Mark Goldberg


www.mhgoldberg.com





#CTS20

The next battleground for Canadian spectrum

Spectrum policy issues are heating up as we approach the deadline for deposits for the 700 MHz spectrum auction. Will new entrants show up with deposits? Will rural Canadians actually benefit?

There is certain to be a lively discussion of wireless issues at a panel called “Unplugged: The next generation of wireless” at The 2013 Canadian Telecom Summit.

Unplugged: The next generation of wireless
Wednesday afternoon, June 5, 2013

Rita Trichur (moderator)
Reporter
Globe and Mail
Dean Brenner
SVP, Government Affairs
Qualcomm
Brent Johnston
VP, Mobility Solutions
TELUS
Allison Lenehan
President
Xplornet Communications
Adrian Mah
Managing Director, Canada
inCode Consulting
Bruce Rodin
VP, Wireless Technology
Bell
Michael Stephens
VP, Marketing
TeraGo Networks

Earlier today, the moderator of the panel, Rita Trichur of the Globe and Mail, tweeted

Her story looks beyond the 700 MHz auction at the issues associated with the 3500 MHz band, spectrum that has been largely unused.

Internet service providers such as Xplornet Communications Inc. are accusing Rogers Communications Inc. and BCE Inc. of “hoarding” spectrum that they have held for years but failed to use. Now that those licences are up for renewal, Xplornet argues the companies’ ongoing control of those assets is stifling competition for Internet services in rural areas, to the detriment of some two million Canadians.

In an appearance on CBC’s The Lang & O’Leary Exchange, Open Media’s executive director, Steve Anderson, referred to Canada’s wireless policy as “incoherent”. [He went on to say things about Canada’s Industry Minister Christian Paradis, including unexpectedly colourful language from a registered lobbyist. Earlier in the interview, Mr. Anderson confused Former Industry Minister Jim Prentice, who led Industry Canada at the time AWS spectrum was set aside for new entrants, with Tony Clement, the Minister who preceded Paradis.]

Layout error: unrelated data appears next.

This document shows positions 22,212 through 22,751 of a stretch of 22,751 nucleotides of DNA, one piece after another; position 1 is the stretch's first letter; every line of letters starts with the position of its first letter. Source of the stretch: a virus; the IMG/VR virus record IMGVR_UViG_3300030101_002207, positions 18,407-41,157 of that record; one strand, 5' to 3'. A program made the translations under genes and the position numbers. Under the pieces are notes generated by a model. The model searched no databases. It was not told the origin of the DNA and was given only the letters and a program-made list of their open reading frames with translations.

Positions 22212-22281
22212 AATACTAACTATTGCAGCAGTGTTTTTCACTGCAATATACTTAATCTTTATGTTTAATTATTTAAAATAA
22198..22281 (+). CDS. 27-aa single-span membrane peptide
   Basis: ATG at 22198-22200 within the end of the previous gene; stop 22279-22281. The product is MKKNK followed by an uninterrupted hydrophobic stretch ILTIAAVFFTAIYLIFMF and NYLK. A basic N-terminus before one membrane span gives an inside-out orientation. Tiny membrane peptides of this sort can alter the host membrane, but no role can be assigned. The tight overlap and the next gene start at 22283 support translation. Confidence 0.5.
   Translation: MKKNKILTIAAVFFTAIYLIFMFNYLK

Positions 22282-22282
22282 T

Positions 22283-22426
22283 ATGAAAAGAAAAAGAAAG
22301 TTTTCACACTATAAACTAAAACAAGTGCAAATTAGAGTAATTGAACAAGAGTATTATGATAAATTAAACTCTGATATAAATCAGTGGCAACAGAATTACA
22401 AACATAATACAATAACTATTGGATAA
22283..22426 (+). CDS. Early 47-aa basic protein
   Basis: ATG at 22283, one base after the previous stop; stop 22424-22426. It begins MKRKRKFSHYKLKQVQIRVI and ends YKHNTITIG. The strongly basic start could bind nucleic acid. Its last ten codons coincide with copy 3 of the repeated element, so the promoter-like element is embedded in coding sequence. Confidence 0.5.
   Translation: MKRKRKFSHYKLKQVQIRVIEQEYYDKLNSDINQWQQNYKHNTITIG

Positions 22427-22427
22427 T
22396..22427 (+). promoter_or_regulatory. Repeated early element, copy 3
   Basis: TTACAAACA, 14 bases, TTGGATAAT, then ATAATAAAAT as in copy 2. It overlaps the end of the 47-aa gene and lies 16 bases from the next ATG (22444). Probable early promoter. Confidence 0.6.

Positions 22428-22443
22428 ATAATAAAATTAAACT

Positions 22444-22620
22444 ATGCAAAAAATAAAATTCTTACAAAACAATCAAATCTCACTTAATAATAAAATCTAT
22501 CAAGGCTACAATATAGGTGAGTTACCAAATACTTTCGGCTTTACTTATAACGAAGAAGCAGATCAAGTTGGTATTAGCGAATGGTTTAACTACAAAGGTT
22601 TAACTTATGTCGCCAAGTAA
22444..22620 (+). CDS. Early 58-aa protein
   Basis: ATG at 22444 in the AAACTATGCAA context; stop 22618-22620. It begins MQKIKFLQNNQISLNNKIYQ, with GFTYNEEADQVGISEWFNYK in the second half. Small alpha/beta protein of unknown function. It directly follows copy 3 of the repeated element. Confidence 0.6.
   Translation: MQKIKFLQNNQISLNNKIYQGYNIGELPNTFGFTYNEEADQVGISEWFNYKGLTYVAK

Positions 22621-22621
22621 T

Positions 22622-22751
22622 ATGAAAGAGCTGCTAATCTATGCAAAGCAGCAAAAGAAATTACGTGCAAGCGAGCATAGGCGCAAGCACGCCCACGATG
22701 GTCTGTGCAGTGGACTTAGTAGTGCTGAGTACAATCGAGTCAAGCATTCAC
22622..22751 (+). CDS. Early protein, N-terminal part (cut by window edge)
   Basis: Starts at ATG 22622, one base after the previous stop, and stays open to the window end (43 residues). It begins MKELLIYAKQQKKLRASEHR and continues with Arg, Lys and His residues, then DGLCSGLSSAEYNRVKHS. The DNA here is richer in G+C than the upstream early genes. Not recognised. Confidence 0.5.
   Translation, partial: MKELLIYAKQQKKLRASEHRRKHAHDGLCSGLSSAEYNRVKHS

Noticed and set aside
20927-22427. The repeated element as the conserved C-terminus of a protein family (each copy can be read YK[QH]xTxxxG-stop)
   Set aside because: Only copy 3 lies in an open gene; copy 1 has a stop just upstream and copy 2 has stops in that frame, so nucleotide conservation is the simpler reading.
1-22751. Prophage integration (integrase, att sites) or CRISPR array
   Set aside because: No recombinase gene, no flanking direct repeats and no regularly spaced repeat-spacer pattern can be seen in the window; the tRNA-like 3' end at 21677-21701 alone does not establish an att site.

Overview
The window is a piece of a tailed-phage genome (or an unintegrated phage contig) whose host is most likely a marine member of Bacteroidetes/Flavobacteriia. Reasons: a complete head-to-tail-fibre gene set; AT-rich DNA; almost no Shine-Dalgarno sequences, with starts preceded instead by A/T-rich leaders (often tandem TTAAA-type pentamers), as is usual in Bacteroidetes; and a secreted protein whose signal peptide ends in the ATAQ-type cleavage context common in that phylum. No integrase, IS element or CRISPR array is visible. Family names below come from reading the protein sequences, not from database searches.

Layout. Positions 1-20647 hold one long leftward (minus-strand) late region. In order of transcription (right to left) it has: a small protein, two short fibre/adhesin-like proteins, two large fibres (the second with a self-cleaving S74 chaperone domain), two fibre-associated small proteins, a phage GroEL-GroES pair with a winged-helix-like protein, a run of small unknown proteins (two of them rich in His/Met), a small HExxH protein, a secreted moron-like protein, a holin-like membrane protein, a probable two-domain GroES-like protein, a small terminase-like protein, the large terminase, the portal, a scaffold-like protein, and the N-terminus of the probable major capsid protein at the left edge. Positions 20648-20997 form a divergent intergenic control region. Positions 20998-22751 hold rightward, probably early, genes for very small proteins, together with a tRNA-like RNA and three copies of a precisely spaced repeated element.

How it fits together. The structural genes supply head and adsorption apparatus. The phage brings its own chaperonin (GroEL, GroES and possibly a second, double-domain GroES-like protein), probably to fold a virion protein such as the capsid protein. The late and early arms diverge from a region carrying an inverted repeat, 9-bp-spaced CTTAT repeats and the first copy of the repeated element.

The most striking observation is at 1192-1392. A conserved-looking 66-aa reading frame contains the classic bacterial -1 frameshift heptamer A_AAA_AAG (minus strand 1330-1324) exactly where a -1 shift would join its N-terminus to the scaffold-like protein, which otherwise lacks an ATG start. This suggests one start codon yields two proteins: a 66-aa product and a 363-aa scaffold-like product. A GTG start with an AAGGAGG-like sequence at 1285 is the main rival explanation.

As I have written before, the challenge Canadians face might be better described as drifting rudderless. Wireless competition and spectrum policy are among the areas that have suffered from the absence of a comprehensive national digital strategy. How does this impact investment in networks? How are Canadians competing in a global digital economy?

You need to be at The 2013 Canadian Telecom Summit, just 3 weeks away. Have you registered yet?

Continuing Professional Development: Some of the time spent attending sessions at The 2013 Canadian Telecom Summit may be claimed as “Substantive Hours” towards LSUC’s CPD requirements.

Register today! Download the complete conference brochure here.

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